If you’ve been inside a Barnes & Noble in the last ten years, you’ve probably heard of Thug Kitchen. The company was founded by Matt Holloway and Michelle Davis in 2012—though initially they didn’t identify themselves—and its first cookbook, Thug Kitchen: The Official Cookbook: Eat Like You Give A F*ck, debuted in 2014. (Remember the early 2010s? The age of children’s bedtime stories like Go The F**k To Sleep? We sure loved swearing back then!) Thug Kitchen was a counterpoint to the dominant food media landscape of that time: florid, verbose, and upper crust. It was also intended as a “fucking wake-up call” to those adults out there who hadn’t learned to cook healthy food yet and were still subsisting on a college student’s diet. The intro to the first TK cookbook tells us all we need to know:
Welcome to Thug Kitchen, bitches. We’re here to help. We started our website to inspire motherfuckers to eat some goddamn vegetables and adopt a healthier lifestyle. Our motto is simple: EAT LIKE YOU GIVE A FUCK.
The cookbook became a #1 New York Times bestseller, and pretty much as soon as it rose to prominence as the go-to birthday and graduation gift for any white person under 30, the public started voicing concerns about use of the “thug” branding by the two white people who ran the company. Many pointed out the term’s racist history, used by white people to disparage and further marginalize Black Americans, and chef Bryant Terry wrote an essay in 2014 about the pervasive problem of “whites masking in African-American street vernacular for their own amusement and profit.” Holloway and Davis defended their vulgarity at the time, though they engaged mostly with the idea that the swear words were justifiable and fun; they tended to side-step the weightier accusations of racism against their brand.
Now, though, as the Black Lives Matter movement continues to amplify the systemic injustice underpinning every facet of American society, food media is facing its own reckoning. On Saturday, Thug Kitchen announced changes to its brand in a statement titled “We’re Changing.”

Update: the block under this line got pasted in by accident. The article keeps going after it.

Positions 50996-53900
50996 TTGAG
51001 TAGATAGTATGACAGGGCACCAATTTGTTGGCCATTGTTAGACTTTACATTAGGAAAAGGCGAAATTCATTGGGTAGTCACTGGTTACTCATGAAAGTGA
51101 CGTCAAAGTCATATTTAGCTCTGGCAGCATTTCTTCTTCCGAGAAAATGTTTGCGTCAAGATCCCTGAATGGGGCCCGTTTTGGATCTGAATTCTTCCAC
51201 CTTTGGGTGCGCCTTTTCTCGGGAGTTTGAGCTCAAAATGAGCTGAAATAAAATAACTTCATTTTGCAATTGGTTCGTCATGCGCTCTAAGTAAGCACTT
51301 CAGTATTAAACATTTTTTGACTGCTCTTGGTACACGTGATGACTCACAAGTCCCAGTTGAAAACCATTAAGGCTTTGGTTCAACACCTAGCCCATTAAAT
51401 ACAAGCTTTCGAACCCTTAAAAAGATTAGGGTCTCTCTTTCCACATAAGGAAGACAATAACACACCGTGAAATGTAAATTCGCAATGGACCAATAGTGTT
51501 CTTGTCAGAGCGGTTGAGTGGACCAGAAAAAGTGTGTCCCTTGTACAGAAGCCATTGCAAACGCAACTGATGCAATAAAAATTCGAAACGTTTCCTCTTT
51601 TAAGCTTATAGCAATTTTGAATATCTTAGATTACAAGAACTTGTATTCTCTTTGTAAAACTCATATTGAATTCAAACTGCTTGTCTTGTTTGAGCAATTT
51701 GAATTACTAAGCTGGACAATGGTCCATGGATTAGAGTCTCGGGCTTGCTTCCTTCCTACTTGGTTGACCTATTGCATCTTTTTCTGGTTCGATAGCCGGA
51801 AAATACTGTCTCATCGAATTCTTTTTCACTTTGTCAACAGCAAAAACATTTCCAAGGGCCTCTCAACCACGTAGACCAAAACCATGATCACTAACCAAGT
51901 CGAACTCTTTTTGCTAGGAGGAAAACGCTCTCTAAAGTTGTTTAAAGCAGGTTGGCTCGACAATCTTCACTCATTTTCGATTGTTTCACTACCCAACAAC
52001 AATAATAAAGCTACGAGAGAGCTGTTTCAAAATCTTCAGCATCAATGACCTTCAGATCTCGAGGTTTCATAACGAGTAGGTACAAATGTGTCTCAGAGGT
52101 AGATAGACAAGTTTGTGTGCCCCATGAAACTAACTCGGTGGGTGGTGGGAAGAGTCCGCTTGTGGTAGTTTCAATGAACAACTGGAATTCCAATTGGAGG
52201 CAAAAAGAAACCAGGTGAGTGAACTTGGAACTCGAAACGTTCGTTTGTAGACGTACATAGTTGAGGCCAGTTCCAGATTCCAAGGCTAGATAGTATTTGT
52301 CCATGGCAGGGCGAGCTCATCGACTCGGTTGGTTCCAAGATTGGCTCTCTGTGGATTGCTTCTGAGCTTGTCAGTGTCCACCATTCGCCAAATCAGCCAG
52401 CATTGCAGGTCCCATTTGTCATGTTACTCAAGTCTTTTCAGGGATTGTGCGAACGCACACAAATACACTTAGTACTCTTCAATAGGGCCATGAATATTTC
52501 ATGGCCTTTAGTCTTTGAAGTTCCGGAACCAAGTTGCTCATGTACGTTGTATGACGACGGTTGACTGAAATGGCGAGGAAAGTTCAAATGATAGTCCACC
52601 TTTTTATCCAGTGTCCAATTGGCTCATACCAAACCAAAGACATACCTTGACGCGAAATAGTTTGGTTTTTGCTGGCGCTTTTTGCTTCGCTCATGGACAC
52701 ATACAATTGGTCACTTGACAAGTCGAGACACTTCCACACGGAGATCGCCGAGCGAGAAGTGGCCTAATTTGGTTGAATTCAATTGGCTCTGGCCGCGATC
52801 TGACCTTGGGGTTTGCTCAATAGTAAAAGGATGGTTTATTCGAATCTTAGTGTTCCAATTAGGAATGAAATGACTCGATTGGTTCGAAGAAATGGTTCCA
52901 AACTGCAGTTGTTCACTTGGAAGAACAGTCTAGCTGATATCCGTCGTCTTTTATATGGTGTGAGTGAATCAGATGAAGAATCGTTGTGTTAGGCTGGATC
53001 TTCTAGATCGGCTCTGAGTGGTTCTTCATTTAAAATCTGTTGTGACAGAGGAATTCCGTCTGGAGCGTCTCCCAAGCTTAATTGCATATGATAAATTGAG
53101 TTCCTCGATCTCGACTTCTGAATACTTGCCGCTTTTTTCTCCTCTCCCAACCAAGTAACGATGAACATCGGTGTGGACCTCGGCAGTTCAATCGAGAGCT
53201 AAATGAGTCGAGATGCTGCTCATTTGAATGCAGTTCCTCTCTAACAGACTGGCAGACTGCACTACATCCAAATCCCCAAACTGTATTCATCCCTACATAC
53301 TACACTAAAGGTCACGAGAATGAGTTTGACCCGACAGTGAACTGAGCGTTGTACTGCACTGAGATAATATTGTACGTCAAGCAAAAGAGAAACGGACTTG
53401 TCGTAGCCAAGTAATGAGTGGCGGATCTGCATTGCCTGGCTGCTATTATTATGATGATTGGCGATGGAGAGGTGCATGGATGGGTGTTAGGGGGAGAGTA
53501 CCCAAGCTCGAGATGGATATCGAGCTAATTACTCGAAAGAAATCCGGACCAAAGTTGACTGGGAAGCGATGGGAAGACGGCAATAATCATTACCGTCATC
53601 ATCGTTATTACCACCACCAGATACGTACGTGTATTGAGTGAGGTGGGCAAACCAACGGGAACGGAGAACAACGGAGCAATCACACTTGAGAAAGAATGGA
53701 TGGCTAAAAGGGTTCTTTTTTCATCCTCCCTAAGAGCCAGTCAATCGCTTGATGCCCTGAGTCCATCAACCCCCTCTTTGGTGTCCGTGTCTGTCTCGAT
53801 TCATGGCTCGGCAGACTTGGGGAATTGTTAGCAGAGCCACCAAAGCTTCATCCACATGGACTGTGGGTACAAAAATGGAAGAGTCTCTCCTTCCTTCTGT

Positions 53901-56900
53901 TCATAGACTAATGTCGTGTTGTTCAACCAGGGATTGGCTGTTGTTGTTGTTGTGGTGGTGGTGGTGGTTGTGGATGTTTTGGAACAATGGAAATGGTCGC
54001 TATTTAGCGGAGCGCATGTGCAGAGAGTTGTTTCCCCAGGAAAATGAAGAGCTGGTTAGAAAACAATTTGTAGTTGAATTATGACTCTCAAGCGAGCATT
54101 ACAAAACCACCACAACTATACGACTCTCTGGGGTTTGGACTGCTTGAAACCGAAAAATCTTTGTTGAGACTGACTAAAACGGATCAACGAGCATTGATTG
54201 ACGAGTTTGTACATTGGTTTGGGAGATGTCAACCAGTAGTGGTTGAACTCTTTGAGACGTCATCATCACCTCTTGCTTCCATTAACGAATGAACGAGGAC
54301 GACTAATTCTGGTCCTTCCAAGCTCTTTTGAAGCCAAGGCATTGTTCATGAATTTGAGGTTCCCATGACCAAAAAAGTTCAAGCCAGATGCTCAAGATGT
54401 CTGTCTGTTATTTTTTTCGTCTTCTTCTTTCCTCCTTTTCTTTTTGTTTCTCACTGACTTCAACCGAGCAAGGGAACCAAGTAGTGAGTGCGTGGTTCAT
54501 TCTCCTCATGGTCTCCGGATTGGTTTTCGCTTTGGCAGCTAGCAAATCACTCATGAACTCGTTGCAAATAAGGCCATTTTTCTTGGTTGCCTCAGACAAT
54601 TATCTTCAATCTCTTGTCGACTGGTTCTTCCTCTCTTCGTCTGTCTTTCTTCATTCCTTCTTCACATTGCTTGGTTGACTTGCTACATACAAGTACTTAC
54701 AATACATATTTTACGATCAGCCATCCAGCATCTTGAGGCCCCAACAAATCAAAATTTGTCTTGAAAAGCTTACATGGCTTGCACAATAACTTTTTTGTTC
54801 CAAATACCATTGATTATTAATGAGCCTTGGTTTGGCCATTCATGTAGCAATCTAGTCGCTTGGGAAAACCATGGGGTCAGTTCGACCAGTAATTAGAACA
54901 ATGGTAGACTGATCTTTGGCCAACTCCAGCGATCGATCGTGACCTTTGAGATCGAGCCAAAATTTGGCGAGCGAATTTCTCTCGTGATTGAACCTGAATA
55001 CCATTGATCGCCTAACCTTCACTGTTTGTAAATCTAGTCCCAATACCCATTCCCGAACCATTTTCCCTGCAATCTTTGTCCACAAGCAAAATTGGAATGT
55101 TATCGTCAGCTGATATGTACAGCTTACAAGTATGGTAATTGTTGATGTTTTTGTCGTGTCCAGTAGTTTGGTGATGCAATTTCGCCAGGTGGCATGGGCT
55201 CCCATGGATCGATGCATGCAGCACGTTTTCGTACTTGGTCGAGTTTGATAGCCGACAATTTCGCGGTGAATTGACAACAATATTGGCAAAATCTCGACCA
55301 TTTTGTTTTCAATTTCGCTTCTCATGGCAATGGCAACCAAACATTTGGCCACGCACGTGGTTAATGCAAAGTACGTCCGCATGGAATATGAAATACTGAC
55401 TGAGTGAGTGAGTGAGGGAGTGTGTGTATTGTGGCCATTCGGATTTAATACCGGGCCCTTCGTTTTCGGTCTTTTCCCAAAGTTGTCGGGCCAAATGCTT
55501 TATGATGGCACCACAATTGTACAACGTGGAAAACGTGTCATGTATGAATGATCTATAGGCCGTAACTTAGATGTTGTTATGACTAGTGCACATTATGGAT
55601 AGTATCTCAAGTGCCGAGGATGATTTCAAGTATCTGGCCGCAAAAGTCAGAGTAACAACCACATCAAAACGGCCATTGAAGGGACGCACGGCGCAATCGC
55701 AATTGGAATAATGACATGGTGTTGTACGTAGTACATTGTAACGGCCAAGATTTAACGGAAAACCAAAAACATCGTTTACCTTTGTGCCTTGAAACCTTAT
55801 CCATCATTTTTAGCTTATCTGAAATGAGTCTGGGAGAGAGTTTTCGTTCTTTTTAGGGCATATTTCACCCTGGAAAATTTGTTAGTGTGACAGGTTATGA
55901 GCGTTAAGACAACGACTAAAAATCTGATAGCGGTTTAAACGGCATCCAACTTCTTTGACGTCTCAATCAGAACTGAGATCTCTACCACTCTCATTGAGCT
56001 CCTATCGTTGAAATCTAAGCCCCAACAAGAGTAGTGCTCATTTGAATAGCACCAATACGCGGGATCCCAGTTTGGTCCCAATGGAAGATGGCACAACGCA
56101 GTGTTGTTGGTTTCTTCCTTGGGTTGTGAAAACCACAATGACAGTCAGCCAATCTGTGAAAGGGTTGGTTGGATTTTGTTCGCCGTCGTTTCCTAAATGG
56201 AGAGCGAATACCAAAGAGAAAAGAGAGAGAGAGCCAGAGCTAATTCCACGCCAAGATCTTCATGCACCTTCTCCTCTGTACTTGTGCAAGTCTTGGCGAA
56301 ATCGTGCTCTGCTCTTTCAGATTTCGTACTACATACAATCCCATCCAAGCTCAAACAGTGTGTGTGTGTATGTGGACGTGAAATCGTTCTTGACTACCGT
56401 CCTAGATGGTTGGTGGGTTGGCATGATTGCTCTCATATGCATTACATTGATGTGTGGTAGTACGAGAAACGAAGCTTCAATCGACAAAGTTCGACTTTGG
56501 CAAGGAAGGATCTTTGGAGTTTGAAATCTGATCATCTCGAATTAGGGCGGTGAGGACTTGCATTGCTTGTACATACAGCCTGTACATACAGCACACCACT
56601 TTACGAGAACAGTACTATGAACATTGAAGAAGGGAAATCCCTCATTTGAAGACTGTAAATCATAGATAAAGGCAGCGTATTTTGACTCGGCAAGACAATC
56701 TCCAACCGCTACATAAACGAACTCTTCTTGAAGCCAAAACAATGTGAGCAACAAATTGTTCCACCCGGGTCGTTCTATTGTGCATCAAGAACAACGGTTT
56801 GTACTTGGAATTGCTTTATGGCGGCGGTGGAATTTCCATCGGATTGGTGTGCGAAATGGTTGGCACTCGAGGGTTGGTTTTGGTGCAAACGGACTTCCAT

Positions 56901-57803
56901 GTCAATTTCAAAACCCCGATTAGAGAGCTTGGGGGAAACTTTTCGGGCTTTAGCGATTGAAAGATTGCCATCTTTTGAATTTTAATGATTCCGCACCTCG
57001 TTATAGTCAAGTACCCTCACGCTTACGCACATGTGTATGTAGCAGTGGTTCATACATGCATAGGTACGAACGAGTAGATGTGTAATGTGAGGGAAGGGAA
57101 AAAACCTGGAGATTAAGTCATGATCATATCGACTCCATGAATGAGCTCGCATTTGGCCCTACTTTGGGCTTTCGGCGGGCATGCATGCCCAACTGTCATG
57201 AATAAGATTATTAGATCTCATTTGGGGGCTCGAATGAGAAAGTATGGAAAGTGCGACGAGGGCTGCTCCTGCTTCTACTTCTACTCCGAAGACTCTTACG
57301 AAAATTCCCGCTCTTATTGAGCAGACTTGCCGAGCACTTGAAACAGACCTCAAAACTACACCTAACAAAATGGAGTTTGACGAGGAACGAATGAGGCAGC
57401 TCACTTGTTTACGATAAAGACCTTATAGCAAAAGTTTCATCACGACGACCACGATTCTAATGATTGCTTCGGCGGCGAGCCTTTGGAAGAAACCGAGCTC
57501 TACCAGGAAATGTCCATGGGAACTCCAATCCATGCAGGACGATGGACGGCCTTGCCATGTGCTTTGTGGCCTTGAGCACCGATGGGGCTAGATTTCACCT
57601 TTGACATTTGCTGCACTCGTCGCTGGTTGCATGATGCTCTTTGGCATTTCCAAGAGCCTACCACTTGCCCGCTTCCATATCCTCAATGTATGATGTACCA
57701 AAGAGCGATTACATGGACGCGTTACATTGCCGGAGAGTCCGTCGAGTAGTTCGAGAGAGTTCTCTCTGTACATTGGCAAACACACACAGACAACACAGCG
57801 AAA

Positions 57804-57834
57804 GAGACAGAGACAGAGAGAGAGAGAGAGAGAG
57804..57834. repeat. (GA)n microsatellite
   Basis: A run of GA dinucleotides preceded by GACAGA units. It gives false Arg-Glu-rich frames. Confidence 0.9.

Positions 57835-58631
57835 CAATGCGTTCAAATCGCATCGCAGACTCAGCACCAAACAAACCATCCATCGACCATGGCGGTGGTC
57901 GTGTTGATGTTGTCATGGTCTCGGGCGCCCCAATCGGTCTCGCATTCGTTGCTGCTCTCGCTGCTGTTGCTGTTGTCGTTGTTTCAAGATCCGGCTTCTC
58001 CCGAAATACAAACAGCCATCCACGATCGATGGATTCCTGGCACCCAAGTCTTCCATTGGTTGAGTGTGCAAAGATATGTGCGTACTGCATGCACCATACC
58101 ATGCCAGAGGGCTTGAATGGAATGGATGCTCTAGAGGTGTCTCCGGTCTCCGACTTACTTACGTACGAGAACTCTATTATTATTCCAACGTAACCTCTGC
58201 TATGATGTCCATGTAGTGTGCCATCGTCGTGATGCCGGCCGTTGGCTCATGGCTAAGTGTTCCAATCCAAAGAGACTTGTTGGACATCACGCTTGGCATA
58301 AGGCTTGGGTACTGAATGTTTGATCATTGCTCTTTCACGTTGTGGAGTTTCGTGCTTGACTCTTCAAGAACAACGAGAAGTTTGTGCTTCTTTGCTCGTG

“When we first launched Thug Kitchen in 2012, we wanted our name to signal our brand’s grit in the otherwise polished and elitist food scene,” the statement begins. It goes on:
Over the years, as our critics pointed out the racist connotations of two white people using the word ‘thug,’ we tried to contextualize it by talking about our backgrounds and our beliefs. We realize, however, that whatever our original intention, our use of it reflected our privilege and ignored the reality that the word is assigned to black people in an attempt to dehumanize them. That’s fucked up and not at all what we want to stand for. We apologize. We recognize we need to do better.
The statement outlines Holloway and Davis’ plan to change the company’s name and branding, rename their past and future cookbooks, “closely re-evaluate the content of each book,” and use their platform to push for greater inclusivity and empathy within food media.
The question remains whether any amount of edits to the original material can save the brand from its shaky foundations. Because beyond its problematic language, the very idea that eating fast food means you “don’t give a fuck” or that frozen vegetables are “bullshit” only reinforces the elitism that the brand ostensibly hoped to challenge with its parade of F-bombs and blotchy typewriter fonts. After all, not everyone has the opportunity to spend a sunny Saturday afternoon in their kitchen preparing “gangster” kale after a trip to the farmers market. Not everyone would take that opportunity even if they had it. Neither type of person is more virtuous or correct, and a food media landscape that accommodates both is something worth giving a number of fucks about.